Tuesday, September 05, 2006

AL Playoff Race: The Starters

Starting Pitching

White Sox6.444.725.452.

Lots of numbers here, and without breaking them down further, it's tough to get a grasp of what they really mean. But, generally, it looks like the Tigers and Twins have the best pitching staffs of the group. The White Sox look the worst, while the Yanks look lucky and the A's look solid.

As with offense and defense, I’m going to break the pitchers down on an individual basis. I’ve chosen RA+ and VORP because they compare the pitcher to the rest of the league; BABIP is there to account for any amount of luck being bestowed upon a pitcher (between .280 and .290 is average). This list requires a minimum of 130 innings pitched.

No. 1 PitcherIP/SRA+ (rank)VORP (rank)BABIP
Johan Santana6.831.58 (1)65.7 (1).276
Justin Verlander6.351.41 (3)47.8 (4).288
Barry Zito6.521.30 (5)48.6 (3).282
Chien-Ming Wang6.641.28 (6)46.5 (5).285
Jon Garland6.651.10 (15)30.7 (16).305

A huge hole for the White Sox manifests itself right at the start. You know you have problems when Jon Garland is leading your starters in RA+ and VORP – by a wide margin. As you'll see later, the back of their rotation is superior to their foes, but that's not going to help them down the stretch and in the playoffs. I know hindsight is 20/20, but it looks like Brandon McCarthy would have been a better option to start the year in the rotation.

No. 2 PitcherIP/SRA+ (rank)VORP (rank)BABIP
Mike Mussina6.261.24 (8)39.9 (8).282
Dan Haren6.621.22 (9)43.7 (6).289
Jeremy Bonderman6.501.15 (11)36.8 (11).317
Jose Contreras6.621.08 (17)29.4 (17).283
Brad Radke*5.811.01 (25)20.9 (25).327

* likely done for season

You could reasonably slide Francisco Liriano into this slot, though there are far too many question marks surrounding his injury and return to bank on anything at this point. The A's and Yankees No. 2 starters trump those of the Twins and Tigers, evening out the pack a bit. This will become especially important in a short series.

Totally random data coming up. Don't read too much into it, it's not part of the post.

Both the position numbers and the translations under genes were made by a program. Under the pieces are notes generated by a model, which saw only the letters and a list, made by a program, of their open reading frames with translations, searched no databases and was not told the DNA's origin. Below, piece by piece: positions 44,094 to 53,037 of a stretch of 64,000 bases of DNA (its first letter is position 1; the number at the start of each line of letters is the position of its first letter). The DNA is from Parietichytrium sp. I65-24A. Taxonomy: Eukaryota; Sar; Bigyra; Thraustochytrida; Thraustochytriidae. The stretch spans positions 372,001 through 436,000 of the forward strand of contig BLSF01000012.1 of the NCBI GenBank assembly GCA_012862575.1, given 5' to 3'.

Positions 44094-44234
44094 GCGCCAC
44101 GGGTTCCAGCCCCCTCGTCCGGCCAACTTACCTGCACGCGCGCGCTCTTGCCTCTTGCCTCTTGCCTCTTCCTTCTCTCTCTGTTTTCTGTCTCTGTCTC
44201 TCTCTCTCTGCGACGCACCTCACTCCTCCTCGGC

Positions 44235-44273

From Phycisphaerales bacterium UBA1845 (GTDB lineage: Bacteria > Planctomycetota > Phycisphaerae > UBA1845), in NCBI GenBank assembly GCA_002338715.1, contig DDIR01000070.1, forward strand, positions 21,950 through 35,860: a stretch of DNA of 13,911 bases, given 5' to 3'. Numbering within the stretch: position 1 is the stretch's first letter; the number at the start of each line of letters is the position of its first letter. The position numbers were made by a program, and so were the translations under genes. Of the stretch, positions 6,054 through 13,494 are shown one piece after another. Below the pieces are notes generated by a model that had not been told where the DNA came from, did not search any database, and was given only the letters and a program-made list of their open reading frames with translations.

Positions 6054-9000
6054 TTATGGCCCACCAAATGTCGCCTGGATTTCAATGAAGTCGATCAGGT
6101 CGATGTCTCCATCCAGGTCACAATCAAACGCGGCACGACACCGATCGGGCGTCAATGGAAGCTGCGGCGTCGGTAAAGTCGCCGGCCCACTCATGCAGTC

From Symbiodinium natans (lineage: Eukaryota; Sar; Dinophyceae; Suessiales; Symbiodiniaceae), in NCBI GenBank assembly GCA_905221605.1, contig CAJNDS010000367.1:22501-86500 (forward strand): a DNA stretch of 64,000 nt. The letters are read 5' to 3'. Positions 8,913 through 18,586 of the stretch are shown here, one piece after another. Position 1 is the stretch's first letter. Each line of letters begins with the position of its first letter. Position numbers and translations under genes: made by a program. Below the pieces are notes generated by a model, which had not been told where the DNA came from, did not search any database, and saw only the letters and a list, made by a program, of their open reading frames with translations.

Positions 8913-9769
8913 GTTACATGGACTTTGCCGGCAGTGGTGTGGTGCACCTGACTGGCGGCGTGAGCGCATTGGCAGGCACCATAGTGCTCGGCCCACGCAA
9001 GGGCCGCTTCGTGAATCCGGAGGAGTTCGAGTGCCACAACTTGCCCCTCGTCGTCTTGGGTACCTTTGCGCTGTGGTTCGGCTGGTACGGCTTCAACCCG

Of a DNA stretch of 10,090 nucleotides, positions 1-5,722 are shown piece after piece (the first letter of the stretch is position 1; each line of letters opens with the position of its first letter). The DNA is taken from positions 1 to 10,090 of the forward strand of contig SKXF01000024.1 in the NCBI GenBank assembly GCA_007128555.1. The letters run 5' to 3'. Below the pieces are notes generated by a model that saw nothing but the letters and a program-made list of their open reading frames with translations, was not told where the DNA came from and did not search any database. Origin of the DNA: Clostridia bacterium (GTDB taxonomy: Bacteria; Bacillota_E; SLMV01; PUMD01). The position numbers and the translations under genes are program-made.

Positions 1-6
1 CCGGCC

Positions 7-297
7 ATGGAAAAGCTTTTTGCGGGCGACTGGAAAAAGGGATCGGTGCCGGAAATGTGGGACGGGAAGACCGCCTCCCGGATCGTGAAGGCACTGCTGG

No. 3 PitcherIP/SRA+ (rank)VORP (rank)BABIP
Kenny Rogers6.071.13 (14)33.1 (13).257
Joe Blanton6.221.02 (22)23.7 (23).332
Mark Buehrle6.500.96 (30)18.9 (28).304
Randy Johnson6.210.90 (35)11.8 (35).279
Carlos Silva5.520.68 (42)-17.9 (42).338

And the Twins fall right off the table. They have a few youngsters that are giving them quality innings, but Silva is the final pitcher on their staff who qualifies for the ERA title. And, of the 42 AL pitchers who qualify, Silva ranks dead last. I've pointed out some errors in numbers in regards to Yankees players, since I'm more familiar with them. Having selected Silva in fantasy baseball – and dropping him within a month – I'm kind of familiar with his horrible start, from which he's recovered decently. Since his decrepit start, Silva has been much better than his 0.68 RA+ indicates. Same goes for Randy Johnson. The problem is that Randy can be good at times, but simply cannot be defined as consistent. I'm going to be biting my nails during Game Three of the ALDS.

Other Ranking PitchersIP/SRA+ (rank)VORP (rank)BABIP
Nate Robertson6.521.09 (16)31.0 (15).278
Javy Vazquez6.190.95 (31)16.0 (31).308
Freddie Garcia6.410.93 (33)14.9 (32).300